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Патент USA US2132350

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Patented Oct. 4, 1938
2,132,350 '
UNITED STATES PATT
FFIQE
2,132,350
SOLVENT‘ REFINING OF HYDROCARBON OIL
Louis A. Clarke, Fishkill, N. Y., assignor to The
Texas Company, New York, N, Y., a corpora
tion of Delaware
No Drawing.’ Application June 5, 1937,
Serial No. 146,587
2 Claims. (Cl. 196-43)
This invention relates to re?ning hydrocarbon tively high yield of ra?inate was obtained, namely,
oil, and more particularly to re?ning mineral oil 88%, having a viscosity index of 70, as compared
by solvent extraction.
with a viscosity index of 5'7 for the original dis
The invention contemplates the solvent ex
tillate.
5 traction of hydrocarbon oil with a selective solvent
Oil of still higher viscosity index, of course, can 5
comprising resorcinol monoacetate to separate the be obtained by altering the solvent proportions
oil into fractions having different characteristics. '
and the extraction temperature, in which case a
I have discovered that resorcinol monoacetate somewhat lower yield of raf?nate, corresponding
is particularly suitable as a solvent re?ning agent .to the higher viscosity index, would be obtained.
10 for mineral oil, and especially for the re?ning of
lubricating oil fractions derived from petroleum.
I have also discovered that this solvent, when
used for treating mineral lubricating oil, permits
obtaining a high yield of high viscosity index oil
It is, therefore, contemplated that extraction
temperatures, either below or above that' speci
?ed above, may be used. Likewise, the solvent
dosage may be varied as, for example, from one
15 having a good color as well as other desirable
to four parts of solvent to one of oil. These
factors can be varied, depending upon the nature
characteristics. In this respect, it is superior to
many of the known selective solvents; that is,
it is possible to obtain high viscosity index oil
the degree of extraction desired.
While a distillate oil has been referred to above
of good color without substantially sacri?cing‘ the
20
yield.
-
'
Treatment of the oil with the solvent may be
effected by stage or continuous countercurrent
contact. In either case, the mixture of oil and
solvent is separated into extract and ra?inate
phases. The extract phase comprises the so
2Ol
called naphthenic or low viscosity index con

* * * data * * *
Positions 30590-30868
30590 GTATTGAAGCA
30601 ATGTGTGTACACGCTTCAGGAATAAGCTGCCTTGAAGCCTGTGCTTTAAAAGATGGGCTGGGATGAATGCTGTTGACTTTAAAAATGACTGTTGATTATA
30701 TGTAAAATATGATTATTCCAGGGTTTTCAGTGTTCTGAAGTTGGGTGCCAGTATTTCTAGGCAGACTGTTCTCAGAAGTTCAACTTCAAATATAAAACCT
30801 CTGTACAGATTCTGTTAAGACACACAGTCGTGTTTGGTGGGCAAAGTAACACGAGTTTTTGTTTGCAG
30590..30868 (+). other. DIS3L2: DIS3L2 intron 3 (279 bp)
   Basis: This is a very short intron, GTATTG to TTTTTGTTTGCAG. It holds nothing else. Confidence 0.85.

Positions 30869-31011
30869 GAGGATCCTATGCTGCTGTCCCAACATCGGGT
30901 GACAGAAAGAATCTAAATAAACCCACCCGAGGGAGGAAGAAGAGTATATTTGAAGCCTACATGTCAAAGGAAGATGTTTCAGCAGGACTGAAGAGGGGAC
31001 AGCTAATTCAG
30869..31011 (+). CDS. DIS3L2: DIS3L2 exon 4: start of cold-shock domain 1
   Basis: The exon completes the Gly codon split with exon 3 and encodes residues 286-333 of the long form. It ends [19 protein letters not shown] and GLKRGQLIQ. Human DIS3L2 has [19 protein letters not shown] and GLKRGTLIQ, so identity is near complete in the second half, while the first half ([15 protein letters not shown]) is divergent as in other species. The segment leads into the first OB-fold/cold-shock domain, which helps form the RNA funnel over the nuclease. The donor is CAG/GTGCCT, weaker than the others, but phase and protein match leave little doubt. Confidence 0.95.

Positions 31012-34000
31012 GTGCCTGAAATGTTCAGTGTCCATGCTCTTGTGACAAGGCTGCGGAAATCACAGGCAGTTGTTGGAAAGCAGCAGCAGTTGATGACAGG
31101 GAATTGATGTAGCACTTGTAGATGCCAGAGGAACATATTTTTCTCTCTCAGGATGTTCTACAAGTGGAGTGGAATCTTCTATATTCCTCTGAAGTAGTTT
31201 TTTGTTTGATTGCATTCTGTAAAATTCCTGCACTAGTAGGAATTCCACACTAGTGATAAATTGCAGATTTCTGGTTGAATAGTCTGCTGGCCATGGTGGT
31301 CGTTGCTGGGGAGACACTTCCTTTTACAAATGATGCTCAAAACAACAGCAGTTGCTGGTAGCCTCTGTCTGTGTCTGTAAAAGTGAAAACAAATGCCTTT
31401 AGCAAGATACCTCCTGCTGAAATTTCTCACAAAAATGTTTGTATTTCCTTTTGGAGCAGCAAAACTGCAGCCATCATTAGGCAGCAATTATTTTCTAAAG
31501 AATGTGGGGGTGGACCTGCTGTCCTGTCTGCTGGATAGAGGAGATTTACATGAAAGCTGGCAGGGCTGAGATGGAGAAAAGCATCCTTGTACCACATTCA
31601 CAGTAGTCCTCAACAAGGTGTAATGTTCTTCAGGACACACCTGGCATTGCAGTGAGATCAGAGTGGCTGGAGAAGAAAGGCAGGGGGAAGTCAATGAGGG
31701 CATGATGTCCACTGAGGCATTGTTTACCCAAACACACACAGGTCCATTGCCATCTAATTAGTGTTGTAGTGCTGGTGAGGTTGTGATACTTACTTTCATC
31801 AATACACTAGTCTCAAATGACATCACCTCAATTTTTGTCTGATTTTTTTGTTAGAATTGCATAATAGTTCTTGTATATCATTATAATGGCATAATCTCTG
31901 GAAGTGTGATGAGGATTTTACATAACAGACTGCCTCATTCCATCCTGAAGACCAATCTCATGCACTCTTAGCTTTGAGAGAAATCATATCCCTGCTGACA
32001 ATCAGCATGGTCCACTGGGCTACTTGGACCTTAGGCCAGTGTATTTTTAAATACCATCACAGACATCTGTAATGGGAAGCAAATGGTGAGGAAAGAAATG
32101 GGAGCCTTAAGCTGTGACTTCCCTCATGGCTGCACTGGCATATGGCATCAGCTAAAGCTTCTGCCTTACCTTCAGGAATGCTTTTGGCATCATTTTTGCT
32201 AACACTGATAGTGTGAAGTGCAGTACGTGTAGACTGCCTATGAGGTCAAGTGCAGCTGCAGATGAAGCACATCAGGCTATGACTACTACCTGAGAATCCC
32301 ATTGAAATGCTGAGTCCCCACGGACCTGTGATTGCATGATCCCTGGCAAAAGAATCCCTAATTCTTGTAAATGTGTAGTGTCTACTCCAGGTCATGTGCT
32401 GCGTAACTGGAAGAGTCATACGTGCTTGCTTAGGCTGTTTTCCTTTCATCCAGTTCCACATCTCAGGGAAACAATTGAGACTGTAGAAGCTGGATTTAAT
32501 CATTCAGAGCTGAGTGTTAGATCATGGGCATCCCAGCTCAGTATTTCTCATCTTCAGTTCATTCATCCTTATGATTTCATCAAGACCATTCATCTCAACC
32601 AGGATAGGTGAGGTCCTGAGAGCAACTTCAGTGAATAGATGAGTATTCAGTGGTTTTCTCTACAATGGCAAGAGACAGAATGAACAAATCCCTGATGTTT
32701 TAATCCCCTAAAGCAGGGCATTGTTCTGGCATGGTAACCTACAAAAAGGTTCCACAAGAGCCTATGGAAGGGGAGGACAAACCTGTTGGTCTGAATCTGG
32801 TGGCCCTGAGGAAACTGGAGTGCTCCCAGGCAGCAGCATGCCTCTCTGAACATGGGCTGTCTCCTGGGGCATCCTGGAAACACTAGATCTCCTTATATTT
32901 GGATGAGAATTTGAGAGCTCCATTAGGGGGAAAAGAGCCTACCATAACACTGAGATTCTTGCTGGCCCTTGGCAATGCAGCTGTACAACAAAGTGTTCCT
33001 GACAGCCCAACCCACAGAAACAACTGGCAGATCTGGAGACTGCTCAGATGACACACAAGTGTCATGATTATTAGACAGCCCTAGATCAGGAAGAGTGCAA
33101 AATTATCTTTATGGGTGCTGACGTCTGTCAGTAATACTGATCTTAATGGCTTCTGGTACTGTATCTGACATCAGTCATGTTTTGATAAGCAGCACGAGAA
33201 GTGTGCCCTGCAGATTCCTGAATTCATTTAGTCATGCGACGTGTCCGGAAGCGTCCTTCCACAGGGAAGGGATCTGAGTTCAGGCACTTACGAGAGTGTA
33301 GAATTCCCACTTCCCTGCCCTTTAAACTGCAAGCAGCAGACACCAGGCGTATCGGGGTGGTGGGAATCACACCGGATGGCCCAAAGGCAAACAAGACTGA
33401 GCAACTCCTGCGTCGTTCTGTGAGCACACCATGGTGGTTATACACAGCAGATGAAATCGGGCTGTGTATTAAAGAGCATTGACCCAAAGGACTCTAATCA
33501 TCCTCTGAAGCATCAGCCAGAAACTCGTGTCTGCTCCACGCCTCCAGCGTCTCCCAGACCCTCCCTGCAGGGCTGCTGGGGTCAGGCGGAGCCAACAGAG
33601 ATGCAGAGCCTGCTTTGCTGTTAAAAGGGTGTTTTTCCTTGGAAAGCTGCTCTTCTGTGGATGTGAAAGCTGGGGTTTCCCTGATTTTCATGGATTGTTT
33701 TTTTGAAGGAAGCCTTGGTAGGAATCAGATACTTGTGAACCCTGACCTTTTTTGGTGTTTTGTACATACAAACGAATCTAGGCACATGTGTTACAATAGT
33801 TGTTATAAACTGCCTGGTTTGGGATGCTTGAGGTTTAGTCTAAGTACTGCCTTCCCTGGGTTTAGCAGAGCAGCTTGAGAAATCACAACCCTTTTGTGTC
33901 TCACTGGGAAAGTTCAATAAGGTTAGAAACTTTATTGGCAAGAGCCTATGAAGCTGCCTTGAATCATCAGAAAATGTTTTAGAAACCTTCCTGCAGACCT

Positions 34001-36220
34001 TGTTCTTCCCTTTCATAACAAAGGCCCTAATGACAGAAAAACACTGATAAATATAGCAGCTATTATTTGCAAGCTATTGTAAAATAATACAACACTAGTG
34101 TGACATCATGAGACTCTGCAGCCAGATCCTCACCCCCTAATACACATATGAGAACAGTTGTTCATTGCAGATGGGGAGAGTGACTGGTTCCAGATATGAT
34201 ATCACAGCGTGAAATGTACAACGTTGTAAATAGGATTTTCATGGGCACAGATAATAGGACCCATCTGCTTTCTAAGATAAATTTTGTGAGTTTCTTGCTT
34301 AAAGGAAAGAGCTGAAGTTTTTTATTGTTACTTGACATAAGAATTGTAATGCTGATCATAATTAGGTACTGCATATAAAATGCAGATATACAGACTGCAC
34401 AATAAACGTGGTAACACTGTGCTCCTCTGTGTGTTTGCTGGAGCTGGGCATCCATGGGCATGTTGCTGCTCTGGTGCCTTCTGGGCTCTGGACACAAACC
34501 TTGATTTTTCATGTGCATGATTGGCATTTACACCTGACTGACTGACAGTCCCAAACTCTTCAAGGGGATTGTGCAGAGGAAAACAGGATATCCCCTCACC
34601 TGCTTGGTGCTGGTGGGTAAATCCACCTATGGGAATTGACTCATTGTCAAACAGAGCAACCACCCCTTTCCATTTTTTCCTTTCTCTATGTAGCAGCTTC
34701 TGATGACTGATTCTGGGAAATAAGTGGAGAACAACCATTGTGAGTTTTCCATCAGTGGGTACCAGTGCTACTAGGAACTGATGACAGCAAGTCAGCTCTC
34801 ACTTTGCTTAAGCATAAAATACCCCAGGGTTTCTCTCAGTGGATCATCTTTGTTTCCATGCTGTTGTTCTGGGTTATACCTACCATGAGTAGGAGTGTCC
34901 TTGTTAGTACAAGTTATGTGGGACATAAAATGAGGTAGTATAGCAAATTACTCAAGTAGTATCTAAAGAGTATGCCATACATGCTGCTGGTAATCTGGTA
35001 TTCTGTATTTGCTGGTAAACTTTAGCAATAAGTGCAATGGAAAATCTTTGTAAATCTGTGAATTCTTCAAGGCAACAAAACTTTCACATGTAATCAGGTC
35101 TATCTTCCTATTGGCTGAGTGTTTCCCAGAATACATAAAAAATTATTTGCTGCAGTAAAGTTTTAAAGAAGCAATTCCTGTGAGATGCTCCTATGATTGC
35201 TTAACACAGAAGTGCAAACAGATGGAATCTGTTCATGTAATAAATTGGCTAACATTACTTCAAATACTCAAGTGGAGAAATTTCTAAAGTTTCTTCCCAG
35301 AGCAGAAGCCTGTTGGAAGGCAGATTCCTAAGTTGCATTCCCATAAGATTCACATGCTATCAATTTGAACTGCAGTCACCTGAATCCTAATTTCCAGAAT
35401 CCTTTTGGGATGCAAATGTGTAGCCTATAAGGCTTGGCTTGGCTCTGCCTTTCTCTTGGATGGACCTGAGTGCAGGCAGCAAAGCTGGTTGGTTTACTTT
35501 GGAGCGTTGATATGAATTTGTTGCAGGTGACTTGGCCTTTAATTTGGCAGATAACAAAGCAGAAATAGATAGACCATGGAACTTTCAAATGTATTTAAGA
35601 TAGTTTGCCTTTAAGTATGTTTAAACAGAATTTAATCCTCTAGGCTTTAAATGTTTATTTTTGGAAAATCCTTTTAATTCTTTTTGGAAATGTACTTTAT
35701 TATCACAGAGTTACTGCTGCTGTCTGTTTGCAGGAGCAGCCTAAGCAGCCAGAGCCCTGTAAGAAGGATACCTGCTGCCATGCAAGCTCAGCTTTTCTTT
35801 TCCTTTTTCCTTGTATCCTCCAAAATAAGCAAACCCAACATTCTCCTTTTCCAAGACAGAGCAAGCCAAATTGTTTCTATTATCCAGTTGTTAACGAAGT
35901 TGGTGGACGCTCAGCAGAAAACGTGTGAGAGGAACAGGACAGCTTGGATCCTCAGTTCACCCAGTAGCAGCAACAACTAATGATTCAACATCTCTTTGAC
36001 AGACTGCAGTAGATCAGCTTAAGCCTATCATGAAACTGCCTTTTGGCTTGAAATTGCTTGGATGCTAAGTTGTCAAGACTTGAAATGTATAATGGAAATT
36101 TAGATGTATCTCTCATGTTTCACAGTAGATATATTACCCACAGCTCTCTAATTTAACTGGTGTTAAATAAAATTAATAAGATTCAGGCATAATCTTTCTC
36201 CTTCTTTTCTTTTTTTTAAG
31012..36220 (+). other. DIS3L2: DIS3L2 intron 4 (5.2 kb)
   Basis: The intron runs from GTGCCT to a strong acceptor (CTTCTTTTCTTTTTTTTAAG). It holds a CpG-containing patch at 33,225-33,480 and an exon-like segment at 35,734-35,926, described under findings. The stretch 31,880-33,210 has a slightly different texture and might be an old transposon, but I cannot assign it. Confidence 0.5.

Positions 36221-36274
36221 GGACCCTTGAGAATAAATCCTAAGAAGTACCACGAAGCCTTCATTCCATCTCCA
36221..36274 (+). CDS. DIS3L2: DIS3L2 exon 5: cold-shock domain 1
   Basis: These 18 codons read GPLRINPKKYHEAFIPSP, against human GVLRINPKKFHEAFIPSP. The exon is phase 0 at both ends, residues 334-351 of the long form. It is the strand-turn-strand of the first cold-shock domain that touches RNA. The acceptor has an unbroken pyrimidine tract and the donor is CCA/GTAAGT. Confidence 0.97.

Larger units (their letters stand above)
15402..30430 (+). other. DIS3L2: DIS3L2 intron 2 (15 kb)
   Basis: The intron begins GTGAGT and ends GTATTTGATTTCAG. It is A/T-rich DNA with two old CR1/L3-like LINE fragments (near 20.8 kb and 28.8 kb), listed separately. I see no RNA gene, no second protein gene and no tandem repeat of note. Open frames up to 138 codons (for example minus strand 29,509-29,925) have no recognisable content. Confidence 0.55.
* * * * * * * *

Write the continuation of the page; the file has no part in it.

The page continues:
stituents of the oil dissolved in the main body of
the solvent, While the raffinate phase comprises
the so-called para?inic or high viscosity index
constituents of the oil mixed with a small portion
30 of
the solvent.
The two phases are separated, and the solvent
removed therefrom by distillation or by some
other means, for example, washing or displacing
35 the solvent from the oil by contact with some
other liquid or solvent.
As a speci?c example, a lubricating oil dis
tillate obtained from Mid-Continent crude, and
having the tests indicated below was extracted
of the oil undergoing treatment as well as upon
in the speci?c example, it is, of course, contem
plated that residual fractions may also be treated
with the solvent. The solvent is also useful in
the extractive treatment of other petroleum frac
tions as, for example, naphtha, kerosene, etc.
When treating lubricating oil stock, the oil may
be diluted with a suitable diluent such as a low
boiling petroleum hydrocarbon, and the dilute 25
mixture subjected to extraction with the solvent.
Obviously, many modi?cations and variations
of the invention, as hereinbefore set forth, may
be made without departing from the spirit and
should be imposed as are indicated in the ap
pended claims.
I claim:
1. In the re?ning of hydrocarbon oil containing 35
relatively para?'inic and relatively non-para?inic
constituents to separate the oil into fractions re- 4
spectively rich in paraihnic and non-para?inic
constituents, the method which comprises mixing
40 with resorcinol monoacetate, using three parts of
the oil with a selective solvent comprising res
solventto one part of distillate, and at a tempera
ture of about 237° F. The mixture was separated
into extract and ra?inate phases, and the ra?inate
phase, upon removal of the solvent liquid, com
4.5 prised about 88% by volume of the original dis
orcinol monoacetate, forming an- extract phase
tillate.
'
The tests on the distillate before extraction,
and on the resulting ra?inate oil, were as follows:
50
Distillate
Raf?nate
0
scope thereof, and therefore only such limitations
containing non-parai?nic constituents dissolved
in the solvent and a ra?inate phase comprising
para?inic constituents of the oil, and separating
the two phases.
45
2. The method of treating mineral lubricating
oil containing relatively para?inc and relatively
non-parai?nic constituents to separate the oil into
fractions respectively rich in paraffinic and non
para?‘lnic constituents comprising mixing the oil 50
with a selective solvent comprising r-esorcinol '
_
monoacetate, forming an extract phase contain
ing non-paraffinic constituents dissolved in the
S. U. viscosity at 210° F._
_
solvent and a ra?inate phase comprising paraf?nic
Viscosity index __________ ._
_
Gravity, A. I’. I ________________________ _.
Color Tag. Rob __________ __
21. 7
S. U. viscosity at 100° F____
55
Viscosity gravity constant. . _ _
From the foregoing, it is observed that a rela
_
constituents of the oil, and separating the two 55
phases.
' LOUIS A. CLARKE‘.
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